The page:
Charles Lupton

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Charles Roger Lupton
Born (1898-01-27)27 January 1898
Potternewton, Yorkshire, England
Died 9 May 1918(1918-05-09) (aged 20)
Buried at Vignacourt British Cemetery, Somme, France (50°00′33″N 2°12′23″E / 50.00917°N 2.20639°E / 50.00917; 2.20639Coordinates: 50°00′33″N 2°12′23″E / 50.00917°N 2.20639°E / 50.00917; 2.20639)
Allegiance United Kingdom
Service/branch Royal Navy
Royal Air Force
Years of service 1916–1918
Rank Captain
Unit No. 5 (Naval) Squadron/No. 205 Squadron RAF
Battles/wars World War I
 • Western Front
Awards Distinguished Service Cross & Bar

Captain Charles Roger Lupton DSC* (27 January 1898 – 9 May 1918) was a British World War I flying ace credited with five aerial victories.[1]


He was the only surviving son of Charles Lupton OBE JP DL, solicitor and co-founder of the law firm DLA Piper, alderman, and Lord Mayor of Leeds 1915–16, and his wife Katharine, of Carr Head, Roundhay. Katherine was the fourth daughter of Thomas Ashton, DL, of Ford Bank, Didsbury, Manchester, two of whose sons were Thomas Gair Ashton MP, who became Lord Ashton of Hyde, and Samuel Edgar Ashton.[2]

Lupton was educated at Hillbrow and Rugby Schools, leaving the latter in July 1916, before he was eighteen, to join the Royal Naval Air Service.[3] He was commissioned as a temporary flight sub-lieutenant on 20 July 1916,[4] and was granted Royal Aero Club Aviator's Certificate No. 3734, flying a Maurice Farman biplane at RNAS Eastbourne, on 14 September 1916.[1]

He first served at home stations, and at Prawle Point in April 1917 he met with a serious accident which incapacitated him for two months. He was sent to Dunkirk in August 1917,[2] when posted to No. 5 (Naval) Squadron flying the Airco DH.4 two-seater day bomber.[1] Lupton gained his first victory on 28 September, driving down out of control an Albatros D.V over Blankenberge, and repeated the feat on 8 December over Aertrycke airfield. His crewman for both was Aerial Gun Layer Smith, and the second victory was shared with Flight Sub-Lieutenant John Gamon and AGL Winter.

On 18 December 1917 he and two other officers were awarded the Distinguished Service Cross for their part in an bombing raid. The citation read:

Flight Sub-Lieutenant Charles Roger Lupton, RNAS.
Flight Sub-Lieutenant Euan Dickson, RNAS.
Observer Sub-Lieutenant William Lawrence Hill, RNAS.
"For conspicuous gallantry and devotion to duty in a bombing raid on Thourout Railway Station and Varsennaere Aerodrome on 25 October 1917. These officers volunteered for the expedition in spite of extremely unfavourable weather conditions. They have all previously taken part in many bombing raids."[5]

Lupton was promoted to flight lieutenant on 31 December 1917,[6] and was appointed an acting flight commander in January 1918. In March his squadron moved further south,[3] and on the 22nd of that month Lupton, now flying with AGL A. G. Wood, drove down another Albatros D.V south-west of Vendhuile. He was awarded a second Distinguished Service Cross, which was gazetted posthumously on 4 June 1918. His citation read:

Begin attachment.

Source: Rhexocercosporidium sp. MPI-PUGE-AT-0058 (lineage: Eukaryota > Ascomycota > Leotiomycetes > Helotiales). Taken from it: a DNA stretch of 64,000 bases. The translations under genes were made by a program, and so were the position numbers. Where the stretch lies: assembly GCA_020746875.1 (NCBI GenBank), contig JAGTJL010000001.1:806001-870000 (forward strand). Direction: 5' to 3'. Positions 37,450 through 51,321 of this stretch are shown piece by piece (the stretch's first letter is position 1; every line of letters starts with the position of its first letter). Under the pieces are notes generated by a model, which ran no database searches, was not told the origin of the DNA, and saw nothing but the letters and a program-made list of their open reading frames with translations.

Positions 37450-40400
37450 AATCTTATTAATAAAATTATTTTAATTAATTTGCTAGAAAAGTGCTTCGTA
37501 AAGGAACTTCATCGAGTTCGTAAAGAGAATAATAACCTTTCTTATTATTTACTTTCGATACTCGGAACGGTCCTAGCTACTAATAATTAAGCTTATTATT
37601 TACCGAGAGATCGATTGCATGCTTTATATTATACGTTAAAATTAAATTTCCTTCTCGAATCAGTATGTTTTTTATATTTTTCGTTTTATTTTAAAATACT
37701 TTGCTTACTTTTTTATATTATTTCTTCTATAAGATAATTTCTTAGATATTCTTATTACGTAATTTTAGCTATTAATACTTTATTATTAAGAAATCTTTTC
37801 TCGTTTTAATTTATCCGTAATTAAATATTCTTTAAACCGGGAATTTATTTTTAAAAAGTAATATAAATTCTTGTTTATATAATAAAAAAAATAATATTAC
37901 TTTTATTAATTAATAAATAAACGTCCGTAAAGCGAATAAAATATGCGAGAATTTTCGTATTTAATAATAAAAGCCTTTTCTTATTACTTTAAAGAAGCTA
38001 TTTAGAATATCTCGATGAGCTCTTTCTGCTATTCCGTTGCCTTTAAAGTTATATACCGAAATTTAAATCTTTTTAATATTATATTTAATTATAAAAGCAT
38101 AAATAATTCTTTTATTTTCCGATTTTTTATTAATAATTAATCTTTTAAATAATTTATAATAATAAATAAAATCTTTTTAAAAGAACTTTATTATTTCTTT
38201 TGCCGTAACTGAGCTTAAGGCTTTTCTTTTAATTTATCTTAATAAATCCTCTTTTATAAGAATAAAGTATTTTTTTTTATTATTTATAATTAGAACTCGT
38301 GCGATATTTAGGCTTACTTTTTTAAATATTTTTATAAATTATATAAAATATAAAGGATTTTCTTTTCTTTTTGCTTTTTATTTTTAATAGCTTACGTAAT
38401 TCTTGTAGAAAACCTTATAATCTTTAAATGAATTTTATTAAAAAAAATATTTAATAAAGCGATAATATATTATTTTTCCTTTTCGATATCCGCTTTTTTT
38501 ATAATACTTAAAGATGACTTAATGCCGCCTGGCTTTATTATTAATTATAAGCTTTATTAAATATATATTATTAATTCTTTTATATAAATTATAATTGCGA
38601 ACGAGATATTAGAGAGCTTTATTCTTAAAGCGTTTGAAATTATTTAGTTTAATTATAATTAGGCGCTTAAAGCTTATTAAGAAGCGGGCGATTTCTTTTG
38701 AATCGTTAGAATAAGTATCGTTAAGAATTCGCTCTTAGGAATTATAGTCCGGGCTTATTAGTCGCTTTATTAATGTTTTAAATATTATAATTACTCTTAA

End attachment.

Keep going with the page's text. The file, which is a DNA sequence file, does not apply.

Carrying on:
Flight Lieutenant (Acting Flight Commander) Charles Roger Lupton, DSC, RNAS.
"For conspicuous bravery and skill in leading bombing formations, especially on 26 March 1918, when he carried out at low altitudes four bombing raids on enemy communications. In the course of these raids he caused great damage to enemy transport, and inflicted serious casualties on large numbers of their reinforcements. He has carried out very many bombing raids, and by his courage and resource has instilled a spirit of confidence and daring in all those who have flown with him."[7]

When the Royal Naval Air Service and the Army's Royal Flying Corps were merged to form the Royal Air Force on 1 April, Lupton was promoted to captain,[3] and No. 5 (Naval) Squadron became No. 205 Squadron RAF. A week later, on 6 April 1918, he sent a Fokker Dr.I down in flames north-east of Villers-Bretonneux, and the following day drove down a Pfalz D.III over Lamotte.[1]

Lupton was killed in action, after colliding with a French aircraft at an altitude of 4,000 feet (1,200 m), while returning from a raid over the German lines, on 9 May 1918. He was 20 years old.[2] He is buried at the British Cemetery at Vignacourt,[8] and commemorated on the memorial in St Johns Church, Roundhay,[9] close to "Beechwood" the Lupton family seat.[10]


  1. ^ a b c d "Charles Roger Lupton". The Aerodrome. 2015. Retrieved 19 May 2015. 
  2. ^ a b c Memorials of Rugbeians, who fell in the Great War. Rugby School. 1937. Retrieved 19 May 2015. 
  3. ^ a b c "Personals: Casualties". Flight X (495): 692. 20 June 1918. Retrieved 19 May 2015. 
  4. ^ The London Gazette: no. 30028. p. 3753. 20 April 1917.
  5. ^ The London Gazette: (Supplement) no. 30437. p. 13318. 18 December 1917.
  6. ^ The London Gazette: (Supplement) no. 30451. p. 89. 28 December 1917.
  7. ^ The London Gazette: (Supplement) no. 30732. p. 6772. 4 June 1918.
  8. ^ "Casualty Details: Lupton, Charles Roger". Commonwealth War Graves Commission. 2015. Retrieved 19 May 2015. 
  9. ^ "Roundhay St Johns". Leeds WW1 War Memorials. 2015. Retrieved 19 May 2015. 
  10. ^ "Beechwood, Elmete Lane". Leodis - a photographic archive of Leeds. 2015. Retrieved 19 May 2015.